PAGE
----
Hayder of Crimea

Hayder Khan Girai, Hayder (Crimean Tatar: Hayder, حيدر‎‎) (lived ?–1487, reigned 1456?, 1475) was either once or twice briefly a Khan of Crimea.

Hayder Giray
Khan of the Tatar Crimean Khanate
(1st reign)
Reign1456
PredecessorHacı I Giray
SuccessorHacı I Giray
Khan of the Tatar Crimean Khanate
(2nd reign)
Reign1475
PredecessorMeñli I Giray
SuccessorNur Devlet
Bornunknown
Died1487
Muscovy
DynastyGiray dynasty
ReligionIslam

He was one of the sons of the dynasty's founder Hacı I Giray (c. 1441–1466). It is reported that in 1456 he rebelled against his father and briefly occupied the throne, but this is not certain. [1]

After his father's death, for twelve years (1466–1478), the throne alternated between Hayder's brothers Nur Devlet and Meñli I Giray. During one of Mengli's reigns Hayder was held in honorable confinement at the Genoese fortress of Sudak.

In March 1475 the nobles replaced Mengli with Hayder. He and the Shirin Bey Eminek raided the Lithuanian border. In May–December 1475 the Turks captured the Genoese ports on the south shore. They released Nur Devlet from prison in Sudak and made him khan. Hayder yielded to Nur Devlet but their relations were not good. Nur Devlet proved unpopular and in the spring of 1478 the Turks released their prisoner Mengli and placed him on the throne.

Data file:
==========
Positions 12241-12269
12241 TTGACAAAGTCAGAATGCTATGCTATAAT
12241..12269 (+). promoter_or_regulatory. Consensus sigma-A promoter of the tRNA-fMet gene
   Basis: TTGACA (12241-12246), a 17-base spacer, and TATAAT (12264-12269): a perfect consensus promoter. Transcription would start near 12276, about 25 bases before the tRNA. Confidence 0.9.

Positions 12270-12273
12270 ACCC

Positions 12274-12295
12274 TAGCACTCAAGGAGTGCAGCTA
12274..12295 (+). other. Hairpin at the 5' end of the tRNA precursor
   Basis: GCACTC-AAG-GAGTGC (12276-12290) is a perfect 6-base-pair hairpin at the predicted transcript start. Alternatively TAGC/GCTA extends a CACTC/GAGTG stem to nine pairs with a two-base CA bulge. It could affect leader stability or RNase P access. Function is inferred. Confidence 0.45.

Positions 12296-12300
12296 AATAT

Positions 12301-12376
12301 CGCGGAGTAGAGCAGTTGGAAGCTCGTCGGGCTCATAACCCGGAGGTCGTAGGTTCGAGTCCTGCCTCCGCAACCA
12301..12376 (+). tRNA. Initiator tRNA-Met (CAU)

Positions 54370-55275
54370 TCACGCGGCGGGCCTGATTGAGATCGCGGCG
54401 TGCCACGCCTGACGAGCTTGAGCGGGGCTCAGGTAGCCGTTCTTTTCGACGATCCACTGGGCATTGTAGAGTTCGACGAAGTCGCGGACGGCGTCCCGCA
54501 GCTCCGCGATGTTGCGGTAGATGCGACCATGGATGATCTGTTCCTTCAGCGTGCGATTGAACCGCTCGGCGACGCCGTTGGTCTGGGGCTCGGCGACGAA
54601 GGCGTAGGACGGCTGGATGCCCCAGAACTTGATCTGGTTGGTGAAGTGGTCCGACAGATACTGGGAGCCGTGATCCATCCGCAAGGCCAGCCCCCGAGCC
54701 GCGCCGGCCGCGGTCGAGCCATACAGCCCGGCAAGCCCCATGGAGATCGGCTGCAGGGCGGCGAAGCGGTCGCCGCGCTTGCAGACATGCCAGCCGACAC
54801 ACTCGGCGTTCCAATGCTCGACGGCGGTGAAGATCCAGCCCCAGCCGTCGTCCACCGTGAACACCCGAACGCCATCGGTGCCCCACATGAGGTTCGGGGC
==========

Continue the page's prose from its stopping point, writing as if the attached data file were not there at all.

Hayder and Nur Devlet fled to Kiev in the Polish Kingdom. About 1479 they moved to Muscovy under protection of the grand duke Ivan III, who later banished Hayder to Northern Muscovy for reasons that remain unknown.[2] He died about 1487 in Beloozero, Vologda oblast.

Preceded by
Hacı I Giray
Khan of Crimea
1456
Succeeded by
Hacı I Giray
Preceded by
Meñli I Giray
Khan of Crimea
1475
Succeeded by
Nur Devlet

See alsoEdit

SourcesEdit

  • Oleksa Gaivoronsky. Poveliteli Dvukh Materikov, second edition, Kiev 2010, volume I, pp. 58, 63, 65, 67, 74.
  1. ^ This claim appears in several Wikipedia articles, but does not seem to be in the usual printed sources.
  2. ^ Gaivoronsky, p74 says that there were rumors that the Poles were planning to use him and Ivan decided to be safe, but his only source is Velyaminov-Zernov, which is very old.

History of Crimea